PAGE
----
Thinking of this today made me feel very priveliged, as I walked yet again through the park with Papa Bear on his way to work.  This morning we saw just as many beautiful birds - including the song thrush we have seen before - and, believe it or not, a fieldmouse!  We were enchanted to see the dainty little creature scamper boldy right across the path in front of us - almost running over our feet!  It made us smile so much!  I wish I had the talent to be able to show you in a painting, just like Edith Holden, just what it looked like - but I'm afraid I can't!  However I do realise that I am extremely fortunate just to be able to sit and write about it now - and to have had the time to enjoy not only my walk, but the time in my day to remember it, and record it here on the blog.  I thank God for this.

But for another thing, Edith Holden was working on her journal at a time when education in England was very different to how it is today.  Nowadays I am not sure that any attention is given to skills like penmanship or the use of proper grammar.  In Edith Holden's journal you can see not only her artistic talent demonstrated, but also her sound ability to write beautifully - not just in terms of her use of English, but the actual writing, too, which is a joy to see.  My own writing, while tidy, is not anything like as lovely to look at as the writing in this journal, but it makes me realise just how little time I spend actually writing with a pen, compared with my ancestors of generations gone by!  How the computer has changed the way we work and think!  Although I enjoy writing here on the blog, the creative talent required is far less than that of Edith Holden, in writing her journal.  It may offer far less in terms of gadjetry and technical features than a blog, but it reveals a talent and refinement that I feel no blog, certainly, that I ever author, could ever hope to match.  Furthermore, her knowledge of nature is extremely impressive - most young people today (she was only in her twenties when she created her journal) would only be able to boast a very inferior knowledge in comparison, despite the far easier and wider access that we have today to information on just about everything and anything imaginable.  It saddens me to think that despite all the advances that modern technology is supposed to have brought us, somehow, as a society, we are somehow stunted in comparison to our ancestors from previous generations.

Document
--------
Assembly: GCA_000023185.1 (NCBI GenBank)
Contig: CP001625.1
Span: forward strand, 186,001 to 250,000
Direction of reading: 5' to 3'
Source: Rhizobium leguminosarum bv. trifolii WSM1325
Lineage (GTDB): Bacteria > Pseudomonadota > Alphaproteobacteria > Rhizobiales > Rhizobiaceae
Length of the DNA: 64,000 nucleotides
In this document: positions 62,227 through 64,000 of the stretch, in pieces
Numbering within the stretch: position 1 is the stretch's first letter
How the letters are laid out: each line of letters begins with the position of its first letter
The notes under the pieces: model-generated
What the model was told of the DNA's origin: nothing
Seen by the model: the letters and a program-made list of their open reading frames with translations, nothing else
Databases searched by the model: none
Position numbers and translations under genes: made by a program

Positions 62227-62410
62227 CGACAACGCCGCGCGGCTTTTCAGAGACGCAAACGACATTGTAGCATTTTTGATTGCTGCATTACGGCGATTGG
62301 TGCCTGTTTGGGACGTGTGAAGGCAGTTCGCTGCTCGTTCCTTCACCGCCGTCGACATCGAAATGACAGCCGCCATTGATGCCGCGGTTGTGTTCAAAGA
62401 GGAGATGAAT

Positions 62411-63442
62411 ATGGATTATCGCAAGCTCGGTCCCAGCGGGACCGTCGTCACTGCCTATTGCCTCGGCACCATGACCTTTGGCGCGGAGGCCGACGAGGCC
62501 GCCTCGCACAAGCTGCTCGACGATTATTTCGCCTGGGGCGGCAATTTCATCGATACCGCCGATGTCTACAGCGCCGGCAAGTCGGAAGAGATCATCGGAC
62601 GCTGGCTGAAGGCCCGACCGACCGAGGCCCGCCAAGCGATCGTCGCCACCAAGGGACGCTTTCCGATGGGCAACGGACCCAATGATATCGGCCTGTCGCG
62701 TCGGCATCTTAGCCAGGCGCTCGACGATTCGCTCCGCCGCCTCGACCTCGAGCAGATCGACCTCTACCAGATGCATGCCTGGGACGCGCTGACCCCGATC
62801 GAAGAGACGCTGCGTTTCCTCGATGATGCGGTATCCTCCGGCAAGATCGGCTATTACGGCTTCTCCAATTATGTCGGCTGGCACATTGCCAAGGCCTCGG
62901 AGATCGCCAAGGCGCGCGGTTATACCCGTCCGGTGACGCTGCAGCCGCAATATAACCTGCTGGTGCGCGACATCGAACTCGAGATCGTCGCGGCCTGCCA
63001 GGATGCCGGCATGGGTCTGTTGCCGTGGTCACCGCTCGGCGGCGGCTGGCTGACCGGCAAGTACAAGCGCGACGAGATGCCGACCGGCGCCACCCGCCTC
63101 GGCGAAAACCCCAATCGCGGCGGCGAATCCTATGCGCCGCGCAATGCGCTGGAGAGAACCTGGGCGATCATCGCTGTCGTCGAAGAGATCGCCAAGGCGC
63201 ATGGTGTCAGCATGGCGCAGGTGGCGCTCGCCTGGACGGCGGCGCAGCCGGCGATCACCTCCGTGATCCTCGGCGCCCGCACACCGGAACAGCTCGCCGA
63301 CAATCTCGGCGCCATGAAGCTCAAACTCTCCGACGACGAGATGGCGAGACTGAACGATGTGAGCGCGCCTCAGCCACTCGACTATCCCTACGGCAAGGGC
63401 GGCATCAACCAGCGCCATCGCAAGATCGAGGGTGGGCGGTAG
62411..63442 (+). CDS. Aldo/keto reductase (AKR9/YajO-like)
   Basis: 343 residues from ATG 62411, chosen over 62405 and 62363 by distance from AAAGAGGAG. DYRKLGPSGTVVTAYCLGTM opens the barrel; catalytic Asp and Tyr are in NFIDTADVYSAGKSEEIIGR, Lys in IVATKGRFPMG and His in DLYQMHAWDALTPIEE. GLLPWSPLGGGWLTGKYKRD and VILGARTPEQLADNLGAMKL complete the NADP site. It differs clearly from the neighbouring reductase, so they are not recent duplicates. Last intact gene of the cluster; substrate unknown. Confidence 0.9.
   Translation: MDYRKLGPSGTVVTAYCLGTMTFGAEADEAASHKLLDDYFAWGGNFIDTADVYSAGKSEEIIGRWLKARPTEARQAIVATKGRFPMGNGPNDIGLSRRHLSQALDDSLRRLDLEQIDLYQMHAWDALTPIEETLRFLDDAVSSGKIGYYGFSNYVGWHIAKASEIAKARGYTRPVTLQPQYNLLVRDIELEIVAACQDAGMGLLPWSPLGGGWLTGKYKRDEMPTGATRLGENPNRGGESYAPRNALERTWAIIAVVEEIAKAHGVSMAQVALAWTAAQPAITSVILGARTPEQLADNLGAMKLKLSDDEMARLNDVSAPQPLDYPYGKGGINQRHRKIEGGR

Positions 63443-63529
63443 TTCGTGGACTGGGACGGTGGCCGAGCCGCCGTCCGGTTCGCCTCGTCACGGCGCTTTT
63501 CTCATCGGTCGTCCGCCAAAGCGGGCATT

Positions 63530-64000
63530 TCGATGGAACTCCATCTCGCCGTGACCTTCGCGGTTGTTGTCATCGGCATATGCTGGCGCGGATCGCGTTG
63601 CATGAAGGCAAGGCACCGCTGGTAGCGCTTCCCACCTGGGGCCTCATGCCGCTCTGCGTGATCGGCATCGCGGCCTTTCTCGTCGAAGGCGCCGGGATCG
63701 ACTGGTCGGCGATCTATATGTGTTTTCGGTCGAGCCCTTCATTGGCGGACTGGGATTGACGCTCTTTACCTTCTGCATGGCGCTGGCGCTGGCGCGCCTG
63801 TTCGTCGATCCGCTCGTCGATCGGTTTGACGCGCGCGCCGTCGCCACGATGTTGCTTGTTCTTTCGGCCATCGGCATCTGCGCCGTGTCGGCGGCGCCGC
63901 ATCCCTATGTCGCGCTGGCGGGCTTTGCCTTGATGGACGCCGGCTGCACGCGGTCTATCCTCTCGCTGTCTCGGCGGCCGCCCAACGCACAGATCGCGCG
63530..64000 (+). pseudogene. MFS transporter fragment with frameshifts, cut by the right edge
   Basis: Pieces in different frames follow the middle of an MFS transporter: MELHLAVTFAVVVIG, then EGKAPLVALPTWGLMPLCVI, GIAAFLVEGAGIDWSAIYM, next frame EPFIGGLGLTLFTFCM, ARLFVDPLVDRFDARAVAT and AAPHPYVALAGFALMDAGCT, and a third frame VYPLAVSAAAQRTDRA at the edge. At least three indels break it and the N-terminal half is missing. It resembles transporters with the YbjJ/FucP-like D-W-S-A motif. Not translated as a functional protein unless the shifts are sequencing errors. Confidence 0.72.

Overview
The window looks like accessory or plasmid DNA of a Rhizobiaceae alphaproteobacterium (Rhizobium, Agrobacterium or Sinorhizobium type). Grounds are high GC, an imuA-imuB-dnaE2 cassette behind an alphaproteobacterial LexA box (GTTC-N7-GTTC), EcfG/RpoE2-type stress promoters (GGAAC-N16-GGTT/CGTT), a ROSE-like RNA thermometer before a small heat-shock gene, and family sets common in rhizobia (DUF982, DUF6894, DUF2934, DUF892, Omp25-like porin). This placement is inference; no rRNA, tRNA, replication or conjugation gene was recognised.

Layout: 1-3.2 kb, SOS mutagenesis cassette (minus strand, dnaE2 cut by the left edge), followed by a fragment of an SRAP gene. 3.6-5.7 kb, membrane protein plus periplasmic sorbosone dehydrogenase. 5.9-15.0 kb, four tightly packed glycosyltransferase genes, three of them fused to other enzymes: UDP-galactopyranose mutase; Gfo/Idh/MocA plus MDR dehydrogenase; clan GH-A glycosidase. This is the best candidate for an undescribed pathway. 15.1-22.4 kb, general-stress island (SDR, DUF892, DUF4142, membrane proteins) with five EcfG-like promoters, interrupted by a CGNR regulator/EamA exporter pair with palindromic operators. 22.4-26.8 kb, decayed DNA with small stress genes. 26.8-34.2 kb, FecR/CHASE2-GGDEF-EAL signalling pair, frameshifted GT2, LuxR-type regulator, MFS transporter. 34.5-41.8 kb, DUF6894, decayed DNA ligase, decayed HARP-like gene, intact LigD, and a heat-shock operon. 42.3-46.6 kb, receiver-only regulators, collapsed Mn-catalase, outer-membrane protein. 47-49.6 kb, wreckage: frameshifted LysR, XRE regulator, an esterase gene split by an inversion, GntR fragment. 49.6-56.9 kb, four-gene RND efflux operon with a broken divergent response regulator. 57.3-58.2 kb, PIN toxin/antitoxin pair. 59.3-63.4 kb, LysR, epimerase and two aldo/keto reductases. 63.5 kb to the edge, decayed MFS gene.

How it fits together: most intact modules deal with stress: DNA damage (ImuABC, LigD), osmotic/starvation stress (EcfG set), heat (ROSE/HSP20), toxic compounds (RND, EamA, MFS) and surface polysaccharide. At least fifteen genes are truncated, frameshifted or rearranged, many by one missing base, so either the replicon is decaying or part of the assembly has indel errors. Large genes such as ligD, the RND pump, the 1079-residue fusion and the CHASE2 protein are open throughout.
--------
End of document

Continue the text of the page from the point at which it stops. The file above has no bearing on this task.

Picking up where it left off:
However, that's not to say that I can't enjoy comparing what I do today, with the skills and creativity of the women journallers of generations before!  Edith Holden's journal is a great source of pleasure for me - it details a stunning array of nature which charts the turning of the seasons in a way which is both timeless and inspiring, and which reminds me that although a great many things in our lives have changed since she wrote of the world around her, that which is God's creation, is as it was still, for us to marvel at and cherish.  May her message for us today be that God's greatness is evidenced not in the creations of mankind, wonderful though some of these may be, but in the simplicity of the natural world around us, that He gave to us at the beginning of time.

"Thou art worthy, O Lord, to receive glory and honour and power: for Thou hast created all things, and for Thy pleasure they are and were created". (Revelation 4:11)